Profile Publications continue to pour out their unique and very acceptable offerings. The September foursome comprises the late Laurence Pomeroy on the 1914 G.P. Vauxhall, Darell Berthon on the 6 1/2-litre Bentley, Michael Sedgwick on the Fiat Tipo 508S, and, to show that modern cars are not going to be ignored, William S. Stone on the Ford Mustang—not bad value for 8s.
Pomeroy’s pleading for his father’s racing Vauxhall is not only quite frank over its complete failure as a road-racing car but contains so much hitherto unpublished material, even to naming the hotel to which his father and a draughtsman retired to design these cars, that one regrets, not for the first time, that this great engineer/historian passed away before telling the true and complete story of the 30/98 and other classic Vauxhalls. Apart from shedding fresh light on the G.P. Vauxhalls in typical style, Pomeroy explains the reasons for certain, suspension specialities of these cars which is of general interest. One error in proof reading cannot mar the great pleasure to be derived from Profile 21, the colour illustrations in which, by James Leech, are superb. I find it odd, however, that while the author concludes with the fate of these Vauxhalls, again providing fresh facts, he ignored the accident at Brooklands in 1922 to the G.P. Vauxhall containing the Gibsons, which presumably wrote off this car.
Berthon on the Bentley obviously cannot be faulted and I will content myself by remarking simply that much of the information to be gleaned from Profile 22 could have been found in Motor Sport in 1949 and that most of the photographs are old friends; also the author misquotes an old saying, “There’s no substitute for litres,” obviously intended, reading it as “There’s no substitute for power,” whereas smaller engines, made to run fast, often gave as much power as larger ones but not always reliably, hence the reference to litres, which is certainly applicable to Bentleys!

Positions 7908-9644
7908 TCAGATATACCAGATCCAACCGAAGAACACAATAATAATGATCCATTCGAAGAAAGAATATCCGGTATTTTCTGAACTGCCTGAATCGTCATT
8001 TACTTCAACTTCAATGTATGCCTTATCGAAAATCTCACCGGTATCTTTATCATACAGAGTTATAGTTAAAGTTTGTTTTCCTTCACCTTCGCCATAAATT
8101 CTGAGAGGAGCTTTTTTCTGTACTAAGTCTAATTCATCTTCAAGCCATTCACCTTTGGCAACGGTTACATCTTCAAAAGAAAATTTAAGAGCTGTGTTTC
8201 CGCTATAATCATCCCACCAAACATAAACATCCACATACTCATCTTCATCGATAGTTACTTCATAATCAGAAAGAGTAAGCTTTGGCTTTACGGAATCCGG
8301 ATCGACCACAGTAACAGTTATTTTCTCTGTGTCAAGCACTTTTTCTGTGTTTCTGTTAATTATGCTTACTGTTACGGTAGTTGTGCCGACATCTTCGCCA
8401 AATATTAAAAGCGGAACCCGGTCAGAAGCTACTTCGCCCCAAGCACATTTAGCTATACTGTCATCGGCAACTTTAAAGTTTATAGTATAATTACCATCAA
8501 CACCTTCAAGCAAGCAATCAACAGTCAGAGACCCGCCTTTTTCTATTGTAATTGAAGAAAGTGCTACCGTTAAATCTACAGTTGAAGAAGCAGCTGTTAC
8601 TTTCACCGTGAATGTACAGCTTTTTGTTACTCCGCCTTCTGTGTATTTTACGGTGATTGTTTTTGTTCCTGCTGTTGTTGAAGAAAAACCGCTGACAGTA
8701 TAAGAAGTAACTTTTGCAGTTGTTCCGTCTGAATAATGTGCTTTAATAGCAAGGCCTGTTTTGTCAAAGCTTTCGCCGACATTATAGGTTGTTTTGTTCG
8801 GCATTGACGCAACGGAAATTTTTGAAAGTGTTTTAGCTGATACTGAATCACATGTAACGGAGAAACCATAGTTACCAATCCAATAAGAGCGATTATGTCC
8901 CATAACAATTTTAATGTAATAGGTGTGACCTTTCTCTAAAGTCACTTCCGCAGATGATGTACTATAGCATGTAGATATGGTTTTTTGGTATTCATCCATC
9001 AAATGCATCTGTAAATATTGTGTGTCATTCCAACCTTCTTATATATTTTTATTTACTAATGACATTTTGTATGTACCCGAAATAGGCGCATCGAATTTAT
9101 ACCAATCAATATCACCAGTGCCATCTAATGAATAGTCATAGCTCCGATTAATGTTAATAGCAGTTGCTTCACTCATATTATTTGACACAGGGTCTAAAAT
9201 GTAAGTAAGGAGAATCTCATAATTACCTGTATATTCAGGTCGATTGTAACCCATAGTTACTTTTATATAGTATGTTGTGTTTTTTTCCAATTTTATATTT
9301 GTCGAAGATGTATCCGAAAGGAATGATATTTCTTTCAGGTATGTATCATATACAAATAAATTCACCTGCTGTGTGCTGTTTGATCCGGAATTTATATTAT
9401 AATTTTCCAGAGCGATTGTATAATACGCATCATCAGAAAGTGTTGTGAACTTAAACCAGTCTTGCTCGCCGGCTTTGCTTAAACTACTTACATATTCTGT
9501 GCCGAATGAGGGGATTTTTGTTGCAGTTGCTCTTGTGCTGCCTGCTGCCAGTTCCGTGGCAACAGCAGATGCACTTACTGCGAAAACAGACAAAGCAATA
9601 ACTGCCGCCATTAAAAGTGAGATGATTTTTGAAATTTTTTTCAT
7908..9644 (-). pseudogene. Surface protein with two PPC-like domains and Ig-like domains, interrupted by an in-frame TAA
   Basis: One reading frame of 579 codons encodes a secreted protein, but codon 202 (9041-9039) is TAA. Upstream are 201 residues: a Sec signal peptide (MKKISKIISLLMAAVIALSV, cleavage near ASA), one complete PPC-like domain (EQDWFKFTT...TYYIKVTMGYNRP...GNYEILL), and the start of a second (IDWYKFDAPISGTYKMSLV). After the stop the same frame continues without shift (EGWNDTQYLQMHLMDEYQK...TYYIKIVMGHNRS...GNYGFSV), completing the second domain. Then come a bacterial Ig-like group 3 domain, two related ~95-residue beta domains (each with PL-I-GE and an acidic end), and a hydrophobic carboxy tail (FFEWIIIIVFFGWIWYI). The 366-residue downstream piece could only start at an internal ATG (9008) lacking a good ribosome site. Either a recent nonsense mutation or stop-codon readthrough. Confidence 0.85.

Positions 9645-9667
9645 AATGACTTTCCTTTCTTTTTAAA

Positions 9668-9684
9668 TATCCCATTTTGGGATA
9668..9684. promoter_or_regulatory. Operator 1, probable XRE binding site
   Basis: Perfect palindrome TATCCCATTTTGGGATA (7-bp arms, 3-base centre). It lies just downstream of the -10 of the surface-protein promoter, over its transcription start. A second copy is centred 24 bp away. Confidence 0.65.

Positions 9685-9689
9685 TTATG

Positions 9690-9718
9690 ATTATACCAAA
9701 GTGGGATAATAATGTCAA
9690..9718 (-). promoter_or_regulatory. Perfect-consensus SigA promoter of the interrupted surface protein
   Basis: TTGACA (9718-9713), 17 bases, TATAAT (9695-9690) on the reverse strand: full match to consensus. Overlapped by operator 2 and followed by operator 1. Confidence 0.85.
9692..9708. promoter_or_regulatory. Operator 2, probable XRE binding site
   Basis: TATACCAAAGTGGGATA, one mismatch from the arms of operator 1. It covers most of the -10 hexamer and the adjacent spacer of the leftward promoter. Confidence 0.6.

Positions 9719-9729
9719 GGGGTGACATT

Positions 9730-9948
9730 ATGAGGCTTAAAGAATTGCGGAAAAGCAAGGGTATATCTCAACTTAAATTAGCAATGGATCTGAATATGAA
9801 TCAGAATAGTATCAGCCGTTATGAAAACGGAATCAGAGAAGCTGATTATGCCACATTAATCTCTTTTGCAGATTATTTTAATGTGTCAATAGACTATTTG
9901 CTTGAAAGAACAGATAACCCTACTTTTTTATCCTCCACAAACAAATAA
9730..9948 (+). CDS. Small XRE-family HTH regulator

One would not presume to look for errors in anything Sedgwick writes about Fiats—his full Fiat History is eagerly awaited—so, apart from the introduction of the Triumph Super Seven, which also had hydraulic f.w.b., being quoted a year late, no quibbles, although why is Fiat rendered in the text as FIAT but not in the heading. Also the title should surely he “Tipo 508,” because one does not encounter the 508S until page 7 of this 52-page booklet. This is a very detailed and complicated story including comparisons of the 508 with contemporary cars of other makes, so that the illustrations are mainly of postage-stamp dimensions, although it is interesting to see several pictures of the Fiat Balilla in important races and one of Westwood’s odd-looking hard-top in the 1938 R.A.C. Rally. The main five-view colour illustration is of Lady Montagu’s own 1935 Balilla—didn’t we remark the other day that these are girls’ cars!
The Ford Mustang Prefile benefits from the excellence of Leech’s colour pictures, which show different badges, insignia, etc., as well as five-dimensional views of this year’s Mustang GT.
Six Profiles a month will appear from next month, the first batch covering the 1900-04 de Dion Bouton, the Leyland Eight, the Talbot 90, 105 and 110, the Napier Railton, the 4½-litre and Rapide Lagondas, and the Tipo 158/159 G.P. Alfa Romeos.